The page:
State Rep. Andy Patrick, R-Hilton Head Island, sent the following letter to supporters and constituents.
The update comes less than a month after some island residents questioned his absence from the S.C. House earlier this year.
Also, numbers cited by Patrick about the number of deceased people who cast ballots may be misleading, according to the State Election Commission and reporting done the end of last month by The (Columbia) State newspaper.
Read The State article: Election Commission: No evidence of voter fraud. But attorney general calls report ‘premature’
Here's the letter Patrick sent out yesterday:
The South Carolina General Assembly reconvened on January 10, 2012. We have much to accomplish to improve our state's economy to insure we provide for a pro growth climate that will motivate our states business's to create jobs. Beginning with this newsletter, I'll be reporting each Monday on the news from the State House. Even though the report can get lengthy, consider it your 'news briefing digest' on state government. I hope you'll scan it like a newspaper and spend time with the issues that interest you.
Sometimes it's Best to Say NO: On the first day of the new session, the SC House killed legislation that would have expanded government. The House upheld Gov. Nikki Haley's veto of a bill creating a regional council that was intended to improve economic and education opportunities along rural I-95. I was one of a handful of Representatives who originally voted against the bill last spring because it created another needless bureaucracy. However, it passed the House and Senate and Haley vetoed the bill arguing it unnecessarily increases state government and duplicates what the state commerce and education departments already do. The Senate voted to override her veto. The House subsequently sustained the veto and the legislation failed.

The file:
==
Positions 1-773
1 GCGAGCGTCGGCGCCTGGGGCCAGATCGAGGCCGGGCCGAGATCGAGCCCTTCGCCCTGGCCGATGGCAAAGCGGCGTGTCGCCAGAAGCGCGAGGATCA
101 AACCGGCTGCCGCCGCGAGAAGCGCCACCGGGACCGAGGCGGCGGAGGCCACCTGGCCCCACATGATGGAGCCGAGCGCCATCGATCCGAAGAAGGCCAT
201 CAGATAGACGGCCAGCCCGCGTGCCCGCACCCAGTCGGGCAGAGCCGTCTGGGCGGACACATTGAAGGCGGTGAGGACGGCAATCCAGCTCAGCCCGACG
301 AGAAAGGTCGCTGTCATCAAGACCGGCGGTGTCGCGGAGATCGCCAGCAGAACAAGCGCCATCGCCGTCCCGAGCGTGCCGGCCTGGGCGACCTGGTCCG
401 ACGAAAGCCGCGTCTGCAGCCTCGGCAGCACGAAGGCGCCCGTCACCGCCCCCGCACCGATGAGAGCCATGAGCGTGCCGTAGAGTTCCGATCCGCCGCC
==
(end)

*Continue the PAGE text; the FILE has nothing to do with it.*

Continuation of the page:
States' Rights - Standing Up to Big Brother: Also on the first day of the session I stood with Gov. Haley, Speaker Harrell, Attorney General Wilson and other legislators in announcing plans to file a lawsuit against the U.S. Department of Justice's decision to block the SC voter ID law. The law would require voters to show a photo identification card issued by the S.C. Department of Motor Vehicles or a U.S. military ID or a U.S. passport.
Voter ID - Dead People Voting in SC!: Democratic state legislators fought the Voter ID bill claiming voter fraud doesn't exist in SC. The facts don't support their claim. The S.C. Department of Motor Vehicles director estimates more than 900 people who were recorded as having voted were actually deceased and he has turned that data over to the SLED for investigation. DMV director Kevin Schwedo testified before a S.C. House subcommittee stating that his staff analyzed the records of more than 239,000 voters who do not have a state driver's license or identification card, and discovered that about 37,000 of them were deceased.
Privatize School Buses: Good government most often is less government. Government shouldn't do things that could be better and more efficiently performed by the competitive private industry. I co-sponsored a bill that calls for the privatization of SC's public school bus system. SC is the only state operating a bus system. It also has an aging bus fleet with many buses 20+ years old.